Mechanical Inhibition of Foam Formation via a Rotating Nozzle
Entry by Emily Redston, AP 225, Fall 2011
Mechanical Inhibition of Foam Formation via a Rotating Nozzle, by W. D. Ristenpart, A. G. Bick, E. A. van Nierop, and H. A. Stone, J Fluid Eng-T Asme 133 (4) (2011).
Many industrial processes involve a step where two or more liquid streams are combined in one container. If one of the liquids is poured, sprayed, or dripped into liquid already in the container, air is oftentimes entrained upon impact, and the consequent bubbles form a foamy layer. Generally these foams are an unintended and unwanted by-product of the process. Foams have many deleterious effects because they can (1) interfere with unit operations, (2) decrease process efficiency, (3) increase process time, and (4) lead to additional process defects. Therefore, a great number of commercial chemical additives have been developed to minimize the impact of foams; for example, anti-foaming agents are added to prevent foam formation. Unfortunately, these additive chemicals have several drawbacks themselves: they may contaminate the final product, pose environmental disposal problems, and increase the overall process cost and complexity. Non-chemical strategies are therefore desirable. Although some work has suggested that mechanical or ultrasonic vibrations help disrupt foams after they form, there had been no demonstration of a non-chemical technique that prevents foam formation until this paper.
Here, the authors present a simple mechanical apparatus that, for appropriate flow rates, significantly reduces the amount of foam generated when a liquid is sprayed into a container. Specifically, they demonstrate a technique to substantially prevent bubble entrainment due to what they refer to as “multidrop” impacts. Multidrop bubble entrainment occurs when two successive drops impact a liquid-air interface within a critical time interval. In earlier work, they demonstrated that the critical time interval is proportional to the time required for an impact crater, formed by the first drop, to close by capillarity (approximately 5 ms for millimeter scale water droplets). The key implication here is that bubble formation, and hence foam formation, can be minimized in the multidrop regime simply by ensuring that no two droplets impact the air-liquid interface at the same location within the critical time interval. Building on this observation, the authors report a design for a rotating nozzle that prevents successive collocated impacts, thereby minimizing bubble entrainment. They demonstrated that a lab-scale prototype can reduce the volume of foam formed by as much as 95% for a given flow-rate, provided the angular velocity of the nozzle is sufficiently high.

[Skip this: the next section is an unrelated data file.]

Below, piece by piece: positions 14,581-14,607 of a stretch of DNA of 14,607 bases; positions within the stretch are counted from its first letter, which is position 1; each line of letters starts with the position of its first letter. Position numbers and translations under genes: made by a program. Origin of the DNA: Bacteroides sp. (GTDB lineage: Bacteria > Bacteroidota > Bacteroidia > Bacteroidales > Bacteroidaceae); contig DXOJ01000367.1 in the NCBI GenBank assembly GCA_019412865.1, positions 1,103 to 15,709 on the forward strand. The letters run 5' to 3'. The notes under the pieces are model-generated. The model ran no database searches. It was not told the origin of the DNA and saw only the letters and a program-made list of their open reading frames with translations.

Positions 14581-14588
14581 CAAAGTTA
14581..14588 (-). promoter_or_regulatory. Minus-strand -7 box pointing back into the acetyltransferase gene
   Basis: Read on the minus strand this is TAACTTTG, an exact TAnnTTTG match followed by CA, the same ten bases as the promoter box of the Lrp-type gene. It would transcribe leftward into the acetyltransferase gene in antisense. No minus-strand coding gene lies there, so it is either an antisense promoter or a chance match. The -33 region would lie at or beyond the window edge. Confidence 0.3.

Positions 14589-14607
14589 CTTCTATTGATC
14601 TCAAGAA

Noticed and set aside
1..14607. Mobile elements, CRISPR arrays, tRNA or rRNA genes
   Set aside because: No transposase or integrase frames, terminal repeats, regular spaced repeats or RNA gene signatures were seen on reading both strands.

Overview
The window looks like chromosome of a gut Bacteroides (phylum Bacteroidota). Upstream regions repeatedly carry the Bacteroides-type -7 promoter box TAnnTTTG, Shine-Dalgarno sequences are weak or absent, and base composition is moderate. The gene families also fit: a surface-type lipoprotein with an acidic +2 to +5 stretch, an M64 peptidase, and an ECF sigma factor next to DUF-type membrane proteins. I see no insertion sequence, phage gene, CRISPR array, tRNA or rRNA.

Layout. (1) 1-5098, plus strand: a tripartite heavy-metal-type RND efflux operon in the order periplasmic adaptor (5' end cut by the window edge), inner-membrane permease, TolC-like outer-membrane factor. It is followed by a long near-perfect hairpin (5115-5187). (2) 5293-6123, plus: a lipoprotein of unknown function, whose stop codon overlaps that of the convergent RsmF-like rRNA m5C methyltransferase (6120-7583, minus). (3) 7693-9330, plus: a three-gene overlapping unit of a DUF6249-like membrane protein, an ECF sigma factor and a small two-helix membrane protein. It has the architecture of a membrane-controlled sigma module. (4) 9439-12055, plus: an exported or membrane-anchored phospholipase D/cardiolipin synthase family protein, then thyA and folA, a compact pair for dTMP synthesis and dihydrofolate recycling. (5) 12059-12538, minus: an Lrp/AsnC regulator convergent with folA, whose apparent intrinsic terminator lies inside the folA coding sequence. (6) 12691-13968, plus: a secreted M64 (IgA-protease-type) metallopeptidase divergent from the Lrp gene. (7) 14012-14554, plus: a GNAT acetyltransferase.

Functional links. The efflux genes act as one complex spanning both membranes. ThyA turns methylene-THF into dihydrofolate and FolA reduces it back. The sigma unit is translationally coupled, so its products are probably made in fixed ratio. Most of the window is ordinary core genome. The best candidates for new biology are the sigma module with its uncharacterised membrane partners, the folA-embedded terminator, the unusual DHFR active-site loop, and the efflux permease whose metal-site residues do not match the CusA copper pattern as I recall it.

The prototype apparatus is shown in Fig. 1. Two plastic circular gears were placed together, one of which contained the nozzle for fluid delivery while the other was attached to a rotating shaft powered by a motor. When the motor was activated, the nozzle traced out a circular trajectory. Although rotation of the nozzle imparted some angular momentum to the droplets, the large vertical component of the velocity ensured that the droplets impacted the bottom surface rather than the container walls.
Figure 2 demonstrates the foam-suppressing effect for a sufficiently high angular velocity qualitatively. Dawn dish soap was chosen as a trial fluid because of its well known foamability, and as expected, a significant volume of foam was generated for a stationary nozzle. In contrast, almost no foam was generated when the nozzle rotated at ω = 7.6 rad/s. Both the chemical composition of the fluid and the volumetric flow rate were identical in each trial; the only difference was in the angular velocity of the nozzle. This result demonstrates that rotating the nozzle during fluid addition can suppress the formation of foam.
To quantify the transition between these two limits, the authors systematically varied the rotation rate of the nozzle for two different flow rates and measured the approximate volume of foam formed after dispensing 30 ml of 2% SDS solution. The normalized foam volumes are plotted versus time for different angular velocities and flow rates in Fig. 3. There are several noteworthy features to this data. First, for zero angular velocity (i.e., a stationary nozzle), the foam is formed at an approximately constant rate and collects at the top of the container. Qualitatively different behavior occurs for non-zero angular velocities, where the dynamics are highly sensitive to the magnitude of the angular velocity. For a very slow angular velocity, the rate of foam generation actually increased. In this case, the rotating nozzle served to more rapidly distribute the foam across the entire liquid/area interface; in contrast, foam was generated by the stationary nozzle in only one location and hence filled the entire area more slowly. At a slightly larger angular velocity, however, the amount of foam generated decreased compared to the stationary nozzle. The authors observed even more dramatic reductions in the foam volume at higher angular velocities.
I very much enjoyed this concise little paper. Not only is it a simple yet potentially extremely useful set-up, but I found the results very surprising and thus interesting. Their experiment shows that, under some circumstances, chemical agents may be replaced in a process simply by incorporating a rotating nozzle with a controlled angular velocity. By minimizing the interaction of successive drops, foam formation is minimized—even for fluids with high foamability. These lab-scale findings motivate larger scale models and may enable the reduction or elimination of anti-foaming and defoaming additives in some industrial processes.